Whales in Networks

In a recent article published in Science Magazine, researchers describe a hunting technique whales have taught each other. It seems that this behavior, first observed in 1981, has spread to about 40% of the humpback whale population.

The finding is significant from a scientific perspective because it was thought that primates were the only animals that could teach each other behavior that’s not genetically programmed.

It’s relevant to our class because it seems very similar to the adoption and cascade models we studied in chapter. It’s easy to imagine that whales traveling together represent a network. From there, it’s also easy to imagine that if enough of the whales adopt the new technique, it would spread throughout the network. There’s even a good reason to think this behavior would spread from one network to another. Whales leave their mothers at age two and join other pods. If a whale was born in a pod that used that behavior and left it, it could be an initial adopter in its next pod.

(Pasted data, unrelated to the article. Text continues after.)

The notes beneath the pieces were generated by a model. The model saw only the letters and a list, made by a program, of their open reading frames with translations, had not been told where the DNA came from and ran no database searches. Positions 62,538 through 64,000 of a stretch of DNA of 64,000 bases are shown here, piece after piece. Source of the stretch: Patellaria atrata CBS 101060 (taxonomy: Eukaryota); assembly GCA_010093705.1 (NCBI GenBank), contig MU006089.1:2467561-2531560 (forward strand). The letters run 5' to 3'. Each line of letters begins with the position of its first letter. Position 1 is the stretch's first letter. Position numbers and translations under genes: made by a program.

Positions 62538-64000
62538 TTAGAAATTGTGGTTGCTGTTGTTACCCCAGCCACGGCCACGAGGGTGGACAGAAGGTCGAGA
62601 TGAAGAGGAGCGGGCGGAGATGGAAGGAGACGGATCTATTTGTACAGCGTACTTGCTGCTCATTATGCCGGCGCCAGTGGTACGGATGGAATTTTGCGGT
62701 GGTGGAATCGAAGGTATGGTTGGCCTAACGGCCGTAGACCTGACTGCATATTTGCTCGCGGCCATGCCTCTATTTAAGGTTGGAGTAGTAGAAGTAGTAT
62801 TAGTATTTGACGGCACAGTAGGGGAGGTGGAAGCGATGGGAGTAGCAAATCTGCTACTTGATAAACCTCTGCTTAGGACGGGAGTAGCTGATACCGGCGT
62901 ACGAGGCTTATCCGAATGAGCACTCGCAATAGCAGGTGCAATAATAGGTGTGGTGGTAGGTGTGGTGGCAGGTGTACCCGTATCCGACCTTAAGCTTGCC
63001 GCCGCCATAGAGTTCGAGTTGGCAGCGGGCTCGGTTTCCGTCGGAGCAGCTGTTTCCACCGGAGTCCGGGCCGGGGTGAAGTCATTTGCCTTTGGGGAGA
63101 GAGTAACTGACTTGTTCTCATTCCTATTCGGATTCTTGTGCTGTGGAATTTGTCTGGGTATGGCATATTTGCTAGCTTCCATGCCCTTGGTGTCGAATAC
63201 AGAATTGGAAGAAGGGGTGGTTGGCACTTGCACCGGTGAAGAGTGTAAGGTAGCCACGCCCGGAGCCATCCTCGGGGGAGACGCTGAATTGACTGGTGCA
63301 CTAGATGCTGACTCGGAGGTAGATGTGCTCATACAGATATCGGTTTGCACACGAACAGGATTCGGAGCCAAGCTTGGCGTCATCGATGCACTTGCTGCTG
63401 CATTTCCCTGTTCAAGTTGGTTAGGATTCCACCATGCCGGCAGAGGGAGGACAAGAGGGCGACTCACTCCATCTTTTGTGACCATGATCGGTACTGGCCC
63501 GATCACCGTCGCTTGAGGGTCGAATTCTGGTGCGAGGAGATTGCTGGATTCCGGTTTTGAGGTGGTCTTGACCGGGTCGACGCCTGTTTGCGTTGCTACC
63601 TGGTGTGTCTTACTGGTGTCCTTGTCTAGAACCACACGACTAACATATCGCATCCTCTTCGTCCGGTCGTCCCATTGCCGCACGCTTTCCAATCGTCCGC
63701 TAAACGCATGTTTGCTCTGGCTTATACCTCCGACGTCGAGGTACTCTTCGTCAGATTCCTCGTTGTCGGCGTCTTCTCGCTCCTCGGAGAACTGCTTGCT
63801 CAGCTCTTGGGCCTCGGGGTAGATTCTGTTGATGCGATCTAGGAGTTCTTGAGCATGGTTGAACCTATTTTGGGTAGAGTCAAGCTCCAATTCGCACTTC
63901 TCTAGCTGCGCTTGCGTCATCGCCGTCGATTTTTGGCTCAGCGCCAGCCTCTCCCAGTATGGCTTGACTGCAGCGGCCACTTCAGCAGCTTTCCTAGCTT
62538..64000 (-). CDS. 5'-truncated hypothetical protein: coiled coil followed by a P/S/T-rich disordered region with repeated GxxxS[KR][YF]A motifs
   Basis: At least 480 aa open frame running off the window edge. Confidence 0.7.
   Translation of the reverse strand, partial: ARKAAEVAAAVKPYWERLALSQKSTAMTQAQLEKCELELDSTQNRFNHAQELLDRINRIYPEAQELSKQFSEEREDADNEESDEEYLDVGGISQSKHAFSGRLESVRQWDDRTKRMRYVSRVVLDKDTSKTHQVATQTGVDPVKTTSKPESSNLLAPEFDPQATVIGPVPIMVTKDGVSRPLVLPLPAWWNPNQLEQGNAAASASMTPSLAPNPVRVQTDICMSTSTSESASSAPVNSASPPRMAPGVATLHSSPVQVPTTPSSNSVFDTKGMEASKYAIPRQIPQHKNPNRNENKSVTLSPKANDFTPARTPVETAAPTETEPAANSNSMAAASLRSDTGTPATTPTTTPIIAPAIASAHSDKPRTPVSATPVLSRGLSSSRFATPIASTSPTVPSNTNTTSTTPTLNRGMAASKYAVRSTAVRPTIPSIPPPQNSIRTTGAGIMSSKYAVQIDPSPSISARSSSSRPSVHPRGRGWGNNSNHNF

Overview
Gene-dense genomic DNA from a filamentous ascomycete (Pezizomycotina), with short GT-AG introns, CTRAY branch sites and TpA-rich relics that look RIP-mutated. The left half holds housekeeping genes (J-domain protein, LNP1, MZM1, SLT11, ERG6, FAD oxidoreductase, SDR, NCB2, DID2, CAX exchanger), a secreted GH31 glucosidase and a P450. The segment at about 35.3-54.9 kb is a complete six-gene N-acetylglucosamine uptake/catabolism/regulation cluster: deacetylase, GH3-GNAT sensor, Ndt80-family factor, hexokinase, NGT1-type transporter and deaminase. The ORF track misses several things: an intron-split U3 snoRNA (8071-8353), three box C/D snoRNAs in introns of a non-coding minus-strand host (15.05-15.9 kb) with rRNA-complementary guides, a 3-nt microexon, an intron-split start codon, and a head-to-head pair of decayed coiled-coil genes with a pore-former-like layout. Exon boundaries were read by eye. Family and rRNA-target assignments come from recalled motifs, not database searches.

Unfortunately, the original article requires a subscription to Science Magazine, which I don’t have. Here are two articles that summarize the original one. (One, Two)
This is a video that shows the technique that is spreading.

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